Ben Roethlisberger's workload a reminder of championship seasons

Ben Roethlisberger's workload a reminder of championship seasons


Ben Roethlisberger's workload a reminder of championship seasons

You could say the Steelers’ 28-7 Thanksgiving win over the Colts was a throwback, because Ben Roethlisberger didn’t throw the ball as much as he normally does at this stage of his career.

Roethlisberger completed 14 of 20 passes for 221 yards and three touchdowns without an interception. According to Pro Football Reference it was the lowest number of passes Roethlisberger has thrown in a game since Week 10 of the 2012 season, a 16-13 overtime win over the Chiefs. Roethlisberger was injured in the third quarter of that game with the score tied.

Before that game, the last time Roethlisberger threw 20 passes or less in a game was Week 2 of the 2008 season, a 10-6 win at Cleveland.

Landry Jones replaced Roethlisberger for the Steelers’ final possession Thursday night, but it was garbage time. Essentially, in games when Roethlisberger has put in a full day of work, the 20 passes he threw Thursday were his fewest in eight years.

The main reason Roethlisberger didn’t have to air it out so much was Le’Veon Bell, who gained 120 yards on 23 carries four days after rushing for 146 yards on 28 carries in a 24-9 win at Cleveland. This is the most yardage Bell has gained on the ground in consecutive games in his career.

Of the 24 games in which Roethlisberger has thrown 20 passes or less, 22 came in 2008 or earlier. The Steelers won the Super Bowl in 2005 and 2008. Both championships came in the first five years of Roethlisberger’s career.

Roethlisberger didn’t throw as much earlier in his career because even though he won a championship in his second season he was still developing as a quarterback. Also, the Steelers were still primarily a rushing offense in those days. They didn’t average less than 124.5 rushing yards per game in any of Roethlisberger’s first four seasons. Since then, they haven’t averaged more than 120.2, and that came in 2010, Roethlisberger’s only other Super Bowl season.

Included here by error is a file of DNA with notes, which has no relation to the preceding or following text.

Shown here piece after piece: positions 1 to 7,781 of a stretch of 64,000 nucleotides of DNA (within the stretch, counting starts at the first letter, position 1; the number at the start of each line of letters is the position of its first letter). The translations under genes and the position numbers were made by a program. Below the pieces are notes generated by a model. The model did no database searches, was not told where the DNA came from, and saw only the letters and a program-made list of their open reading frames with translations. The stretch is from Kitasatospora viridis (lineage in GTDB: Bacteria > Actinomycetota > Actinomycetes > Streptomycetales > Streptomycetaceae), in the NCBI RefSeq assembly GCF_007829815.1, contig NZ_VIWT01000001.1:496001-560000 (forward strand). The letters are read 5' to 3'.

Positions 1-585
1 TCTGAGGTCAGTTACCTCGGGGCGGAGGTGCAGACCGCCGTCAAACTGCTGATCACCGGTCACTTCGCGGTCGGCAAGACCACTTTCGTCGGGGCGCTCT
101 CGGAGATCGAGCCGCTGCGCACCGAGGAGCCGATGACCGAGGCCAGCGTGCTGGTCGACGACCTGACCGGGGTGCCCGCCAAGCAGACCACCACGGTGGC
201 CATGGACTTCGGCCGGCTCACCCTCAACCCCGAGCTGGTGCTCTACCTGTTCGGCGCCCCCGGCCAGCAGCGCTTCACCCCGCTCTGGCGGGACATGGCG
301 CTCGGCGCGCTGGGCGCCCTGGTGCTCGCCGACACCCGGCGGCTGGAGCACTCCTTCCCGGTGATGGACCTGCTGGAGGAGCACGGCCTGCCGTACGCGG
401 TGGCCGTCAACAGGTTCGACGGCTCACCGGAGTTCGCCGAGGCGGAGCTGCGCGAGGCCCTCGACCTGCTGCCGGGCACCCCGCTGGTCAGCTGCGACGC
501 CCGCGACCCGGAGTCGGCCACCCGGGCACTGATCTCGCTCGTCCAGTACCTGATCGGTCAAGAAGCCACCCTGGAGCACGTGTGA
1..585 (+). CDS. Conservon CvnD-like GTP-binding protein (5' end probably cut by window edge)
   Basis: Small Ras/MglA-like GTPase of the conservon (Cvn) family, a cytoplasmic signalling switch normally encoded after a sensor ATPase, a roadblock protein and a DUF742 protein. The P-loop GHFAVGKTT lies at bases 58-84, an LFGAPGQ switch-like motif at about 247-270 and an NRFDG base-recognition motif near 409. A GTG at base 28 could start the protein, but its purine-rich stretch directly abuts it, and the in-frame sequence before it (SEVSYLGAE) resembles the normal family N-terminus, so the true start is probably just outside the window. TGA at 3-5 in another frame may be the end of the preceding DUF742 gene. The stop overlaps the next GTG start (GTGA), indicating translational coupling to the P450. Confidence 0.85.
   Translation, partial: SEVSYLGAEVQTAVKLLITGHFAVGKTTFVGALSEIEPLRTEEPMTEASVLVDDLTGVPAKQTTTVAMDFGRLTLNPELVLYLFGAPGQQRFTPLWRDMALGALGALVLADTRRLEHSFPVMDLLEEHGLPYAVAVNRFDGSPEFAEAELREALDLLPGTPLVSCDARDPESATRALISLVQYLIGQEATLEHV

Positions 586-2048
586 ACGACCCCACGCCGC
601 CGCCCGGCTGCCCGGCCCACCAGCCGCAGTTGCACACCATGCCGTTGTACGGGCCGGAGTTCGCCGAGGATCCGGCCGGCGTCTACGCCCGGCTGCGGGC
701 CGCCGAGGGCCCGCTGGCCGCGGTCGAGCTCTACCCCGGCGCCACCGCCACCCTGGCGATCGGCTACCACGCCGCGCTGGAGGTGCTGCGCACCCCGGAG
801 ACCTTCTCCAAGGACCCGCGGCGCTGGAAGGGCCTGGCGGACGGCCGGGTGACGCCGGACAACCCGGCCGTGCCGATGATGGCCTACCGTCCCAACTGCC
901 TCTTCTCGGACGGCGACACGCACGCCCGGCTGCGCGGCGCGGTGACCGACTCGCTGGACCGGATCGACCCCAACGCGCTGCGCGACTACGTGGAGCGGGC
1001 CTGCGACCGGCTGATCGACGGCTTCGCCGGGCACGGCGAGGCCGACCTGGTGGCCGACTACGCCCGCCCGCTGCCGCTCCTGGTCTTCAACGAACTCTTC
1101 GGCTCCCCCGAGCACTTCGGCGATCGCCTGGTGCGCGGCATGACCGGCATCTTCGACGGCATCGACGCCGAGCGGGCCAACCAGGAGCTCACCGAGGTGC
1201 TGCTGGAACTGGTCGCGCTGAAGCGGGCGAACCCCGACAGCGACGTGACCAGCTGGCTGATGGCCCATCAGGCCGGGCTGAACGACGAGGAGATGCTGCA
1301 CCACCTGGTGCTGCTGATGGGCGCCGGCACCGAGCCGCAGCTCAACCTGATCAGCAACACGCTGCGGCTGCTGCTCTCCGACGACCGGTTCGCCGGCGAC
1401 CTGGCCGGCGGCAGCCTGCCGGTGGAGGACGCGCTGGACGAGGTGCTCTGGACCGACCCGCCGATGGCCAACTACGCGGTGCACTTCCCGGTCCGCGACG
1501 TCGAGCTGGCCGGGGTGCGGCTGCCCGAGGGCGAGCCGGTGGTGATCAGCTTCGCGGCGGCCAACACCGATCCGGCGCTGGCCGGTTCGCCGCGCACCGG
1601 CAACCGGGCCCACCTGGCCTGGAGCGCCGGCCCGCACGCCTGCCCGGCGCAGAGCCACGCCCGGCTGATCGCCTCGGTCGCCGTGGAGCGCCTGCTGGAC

The Steelers averaged 105.6 rushing yards per game, and 3.7 yards per carry, during their 2008 championship season. But in that era the defense could mask the offense’s weaknesses. In recent years, it’s been the other way around.

The Steelers’ defense seems to be getting better each week. They have 11 sacks in the last two games after getting just 13 in the first nine games. After years of rookies waiting behind aging starters to get their chance, the Steelers’ first three draft picks all are contributing this season. Cornerback Artie Burns has two interceptions and Scott Tolzien didn’t seem to want to throw the ball his way Thursday. Nose tackle Javon Hargrave has a sack in each of the last two games. Sean Davis made two tackles on the first of the Steelers’ two goal-line stands Thursday.

Still, this defense is nowhere near the defense that helped deliver championships in 2005 and 2008. The Steelers do seem to be dusting off that old championship recipe on offense, however, with Bell providing a potent ground game and Roethlisberger not having to do all the work.

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